he proposes several terms, including conversation and teaching, to characterize the dynamics of the encounter between self and other. And like the term “face” itself, these concepts have a complex relationship to their everyday meanings, as Levinas suggests both that ethics happens in the familiar world and that the ethics of infi nity requires a radically different understanding of communication in that world, one which takes into account the self’s responsibility for the otherness of the other: To approach the Other in conversation is to welcome his expression, in which at each instant he overflows the idea a thought would carry away from it. It is therefore to receive from the Other beyond the capacity of the I, which means exactly: to have the idea of infi nity. But this also means: to be taught. The relation with the Other, or Conversation, is a non-allergic relation, an ethical relation; but inasmuch as it is welcomed this conversation is a teaching [enseignement]. (T and I 51) Emphasizing both communication and asymmetry between self and other in the ethical relation, Levinas suggests that the self’s experience of infi nity entails a kind of teaching, as it overwhelms conventional modes of understanding. The other does not teach the self how to be ethical; rather the ethical relation is in some ways analogous to that between teacher and student, and demands that the self recognize the ways in which the other challenges the self’s capacity for comprehension. Ethics is thus generated through the process of teaching itself: “Teaching signifies the whole infi nity of exteriority. And the whole infi nity of exteriority is not fi rst produced, to then teach: teaching is its very production. The fi rst teaching teaches this very height, tantamount to its exteriority, the ethical” (T and I 171). The exteriority of the other is infi nitely distant from the self, but also teaches the self (is even “produced” through teaching), thus creating an ethical relation within that distance, or “height.” The term “teaching” allows Levinas to emphasize that the asymmetry of the ethical relation differs from the power and totality of ontology: “The Other is not another freedom as arbitrary as my own, in which case it would traverse the infi nity that separates me from him and enter under the same concept. His alterity is manifested in a mastery that does not conquer, but teaches. Teaching is not a species of a genus called domination, a hegemony at work within a totality, but is the presence of infi nity breaking the closed circle of totality” (T and I 171). Ethics as teaching allows the otherness of the other to disrupt the political structure of totality, to re-orient the self’s relation to the world. The association between teaching and ethics also characterizes many discussions of the role of literature, especially the novel, in late nineteenth-century England. Classic realism is often accused of engaging in a heavy-handed didacticism, as its characters are rewarded for good behavior and punished for bad. At the other extreme, late-century commentators worried that the new novels would influence readers to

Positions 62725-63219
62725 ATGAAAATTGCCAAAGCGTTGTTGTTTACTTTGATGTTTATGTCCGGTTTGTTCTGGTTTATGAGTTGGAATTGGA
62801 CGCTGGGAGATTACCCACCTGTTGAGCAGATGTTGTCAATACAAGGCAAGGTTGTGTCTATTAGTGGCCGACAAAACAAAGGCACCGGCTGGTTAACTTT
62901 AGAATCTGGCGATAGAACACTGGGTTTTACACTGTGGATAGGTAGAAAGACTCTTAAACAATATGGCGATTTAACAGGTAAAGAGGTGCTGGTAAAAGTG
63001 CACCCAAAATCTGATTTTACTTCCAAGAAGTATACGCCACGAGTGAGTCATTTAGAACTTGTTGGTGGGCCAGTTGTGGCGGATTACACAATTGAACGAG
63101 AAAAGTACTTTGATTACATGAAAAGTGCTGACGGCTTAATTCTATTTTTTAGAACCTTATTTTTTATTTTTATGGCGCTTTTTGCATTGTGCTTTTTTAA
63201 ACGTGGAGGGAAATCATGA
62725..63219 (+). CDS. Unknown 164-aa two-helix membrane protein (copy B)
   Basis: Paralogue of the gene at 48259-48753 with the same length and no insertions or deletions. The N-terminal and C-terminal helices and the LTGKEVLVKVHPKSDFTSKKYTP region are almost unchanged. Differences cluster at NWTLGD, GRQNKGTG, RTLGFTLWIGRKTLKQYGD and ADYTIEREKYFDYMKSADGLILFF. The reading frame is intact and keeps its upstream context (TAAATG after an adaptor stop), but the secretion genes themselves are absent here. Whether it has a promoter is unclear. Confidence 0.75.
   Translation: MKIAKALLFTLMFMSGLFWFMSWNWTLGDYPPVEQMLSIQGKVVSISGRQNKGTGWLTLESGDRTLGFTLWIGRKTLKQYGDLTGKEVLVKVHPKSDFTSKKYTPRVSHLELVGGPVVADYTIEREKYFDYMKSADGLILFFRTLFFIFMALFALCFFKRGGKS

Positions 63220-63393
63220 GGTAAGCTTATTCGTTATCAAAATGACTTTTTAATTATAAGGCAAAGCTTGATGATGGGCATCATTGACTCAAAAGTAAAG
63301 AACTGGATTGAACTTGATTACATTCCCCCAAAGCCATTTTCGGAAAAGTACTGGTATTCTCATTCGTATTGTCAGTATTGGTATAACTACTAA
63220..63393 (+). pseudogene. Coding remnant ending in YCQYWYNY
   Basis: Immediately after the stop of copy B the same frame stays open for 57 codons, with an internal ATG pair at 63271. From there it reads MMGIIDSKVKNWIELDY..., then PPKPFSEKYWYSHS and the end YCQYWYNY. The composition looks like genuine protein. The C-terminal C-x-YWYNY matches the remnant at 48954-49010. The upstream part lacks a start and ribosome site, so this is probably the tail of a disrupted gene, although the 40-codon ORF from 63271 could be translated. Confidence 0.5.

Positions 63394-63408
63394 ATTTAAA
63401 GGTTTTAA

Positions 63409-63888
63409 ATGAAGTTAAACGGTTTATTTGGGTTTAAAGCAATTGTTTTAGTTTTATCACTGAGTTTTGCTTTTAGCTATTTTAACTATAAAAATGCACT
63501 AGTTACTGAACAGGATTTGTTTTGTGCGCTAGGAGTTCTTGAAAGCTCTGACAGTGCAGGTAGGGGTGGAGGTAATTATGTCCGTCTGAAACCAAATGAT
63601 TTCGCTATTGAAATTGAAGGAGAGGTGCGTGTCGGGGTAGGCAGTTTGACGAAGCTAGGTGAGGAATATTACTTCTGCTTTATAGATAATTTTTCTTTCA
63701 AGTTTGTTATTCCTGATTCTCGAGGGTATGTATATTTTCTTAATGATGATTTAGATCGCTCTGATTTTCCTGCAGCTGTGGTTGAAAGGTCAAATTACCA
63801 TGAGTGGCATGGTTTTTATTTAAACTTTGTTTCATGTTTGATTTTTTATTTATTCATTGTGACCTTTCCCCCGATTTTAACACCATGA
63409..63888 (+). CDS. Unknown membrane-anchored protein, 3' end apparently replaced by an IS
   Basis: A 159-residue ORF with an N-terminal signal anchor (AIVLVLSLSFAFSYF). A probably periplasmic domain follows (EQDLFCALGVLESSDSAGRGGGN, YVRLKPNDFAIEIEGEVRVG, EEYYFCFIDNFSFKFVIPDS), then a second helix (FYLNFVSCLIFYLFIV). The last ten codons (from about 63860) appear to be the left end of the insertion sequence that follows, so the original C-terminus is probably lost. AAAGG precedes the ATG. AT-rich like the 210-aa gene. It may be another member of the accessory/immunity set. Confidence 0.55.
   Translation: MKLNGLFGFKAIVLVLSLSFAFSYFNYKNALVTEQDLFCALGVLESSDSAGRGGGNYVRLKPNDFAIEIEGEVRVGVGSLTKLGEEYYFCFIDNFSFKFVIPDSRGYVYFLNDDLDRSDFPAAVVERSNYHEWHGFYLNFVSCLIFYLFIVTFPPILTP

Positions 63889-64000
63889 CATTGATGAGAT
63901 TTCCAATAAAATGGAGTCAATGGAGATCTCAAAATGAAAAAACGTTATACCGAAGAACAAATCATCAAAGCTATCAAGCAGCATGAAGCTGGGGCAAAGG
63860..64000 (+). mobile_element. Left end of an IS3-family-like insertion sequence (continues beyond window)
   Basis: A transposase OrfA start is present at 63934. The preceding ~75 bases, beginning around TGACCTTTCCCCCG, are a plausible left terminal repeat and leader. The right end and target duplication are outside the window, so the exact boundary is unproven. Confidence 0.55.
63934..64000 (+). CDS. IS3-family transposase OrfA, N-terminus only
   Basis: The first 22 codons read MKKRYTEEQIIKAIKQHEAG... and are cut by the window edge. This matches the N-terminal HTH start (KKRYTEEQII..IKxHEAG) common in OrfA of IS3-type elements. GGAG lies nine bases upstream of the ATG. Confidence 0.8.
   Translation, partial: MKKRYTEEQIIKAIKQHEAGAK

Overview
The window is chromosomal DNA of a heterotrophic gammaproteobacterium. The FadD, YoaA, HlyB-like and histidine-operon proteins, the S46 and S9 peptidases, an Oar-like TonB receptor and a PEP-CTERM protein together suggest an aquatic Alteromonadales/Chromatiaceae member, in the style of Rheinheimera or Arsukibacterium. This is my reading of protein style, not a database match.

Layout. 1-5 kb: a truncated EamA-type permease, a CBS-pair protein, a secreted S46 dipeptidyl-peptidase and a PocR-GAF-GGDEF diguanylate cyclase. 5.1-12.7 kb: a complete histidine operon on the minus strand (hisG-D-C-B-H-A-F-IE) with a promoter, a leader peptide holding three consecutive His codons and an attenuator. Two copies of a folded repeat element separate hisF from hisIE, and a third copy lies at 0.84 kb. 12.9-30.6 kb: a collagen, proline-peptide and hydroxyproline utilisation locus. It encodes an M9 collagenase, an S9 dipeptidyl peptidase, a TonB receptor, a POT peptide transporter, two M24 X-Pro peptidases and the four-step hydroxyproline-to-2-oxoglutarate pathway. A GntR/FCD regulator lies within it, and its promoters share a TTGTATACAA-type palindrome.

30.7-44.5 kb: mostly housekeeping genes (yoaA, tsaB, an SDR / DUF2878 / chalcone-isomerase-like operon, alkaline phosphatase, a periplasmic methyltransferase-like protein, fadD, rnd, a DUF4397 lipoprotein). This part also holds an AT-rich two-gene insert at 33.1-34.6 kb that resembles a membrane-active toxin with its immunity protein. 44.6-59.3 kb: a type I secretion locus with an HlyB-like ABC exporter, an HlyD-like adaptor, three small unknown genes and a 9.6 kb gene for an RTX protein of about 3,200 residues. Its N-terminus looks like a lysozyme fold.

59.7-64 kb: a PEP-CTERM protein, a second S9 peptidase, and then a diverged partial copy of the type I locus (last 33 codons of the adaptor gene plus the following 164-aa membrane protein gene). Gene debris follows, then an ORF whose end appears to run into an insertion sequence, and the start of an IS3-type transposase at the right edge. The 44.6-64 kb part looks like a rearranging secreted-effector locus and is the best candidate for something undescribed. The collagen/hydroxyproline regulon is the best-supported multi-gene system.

Introduction 13 behave immorally. In the readings that follow, I attempt to complicate this distinction, in part by suggesting that the shift from sympathy to hospitality entails not the death of novelistic influence, but rather a new mode of ethically engaging, and thereby teaching, the reader.